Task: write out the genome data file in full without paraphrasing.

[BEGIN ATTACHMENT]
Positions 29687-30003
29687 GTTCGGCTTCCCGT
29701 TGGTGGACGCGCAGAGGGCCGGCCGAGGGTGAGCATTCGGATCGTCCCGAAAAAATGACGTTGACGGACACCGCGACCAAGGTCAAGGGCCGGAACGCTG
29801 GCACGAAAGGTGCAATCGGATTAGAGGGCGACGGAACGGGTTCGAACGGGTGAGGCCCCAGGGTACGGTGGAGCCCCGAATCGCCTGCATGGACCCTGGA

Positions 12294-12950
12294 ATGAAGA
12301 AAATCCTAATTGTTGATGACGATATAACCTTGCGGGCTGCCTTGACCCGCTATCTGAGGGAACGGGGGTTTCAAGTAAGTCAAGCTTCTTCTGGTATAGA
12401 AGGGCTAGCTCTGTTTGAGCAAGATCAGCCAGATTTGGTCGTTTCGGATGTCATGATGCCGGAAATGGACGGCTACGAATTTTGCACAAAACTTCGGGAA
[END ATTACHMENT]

Positions 29687-30003
29687 GTTCGGCTTCCCGT
29701 TGGTGGACGCGCAGAGGGCCGGCCGAGGGTGAGCATTCGGATCGTCCCGAAAAAATGACGTTGACGGACACCGCGACCAAGGTCAAGGGCCGGAACGCTG
29801 GCACGAAAGGTGCAATCGGATTAGAGGGCGACGGAACGGGTTCGAACGGGTGAGGCCCCAGGGTACGGTGGAGCCCCGAATCGCCTGCATGGACCCTGGA

Positions 12294-12950
12294 ATGAAGA
12301 AAATCCTAATTGTTGATGACGATATAACCTTGCGGGCTGCCTTGACCCGCTATCTGAGGGAACGGGGGTTTCAAGTAAGTCAAGCTTCTTCTGGTATAGA
12401 AGGGCTAGCTCTGTTTGAGCAAGATCAGCCAGATTTGGTCGTTTCGGATGTCATGATGCCGGAAATGGACGGCTACGAATTTTGCACAAAACTTCGGGAA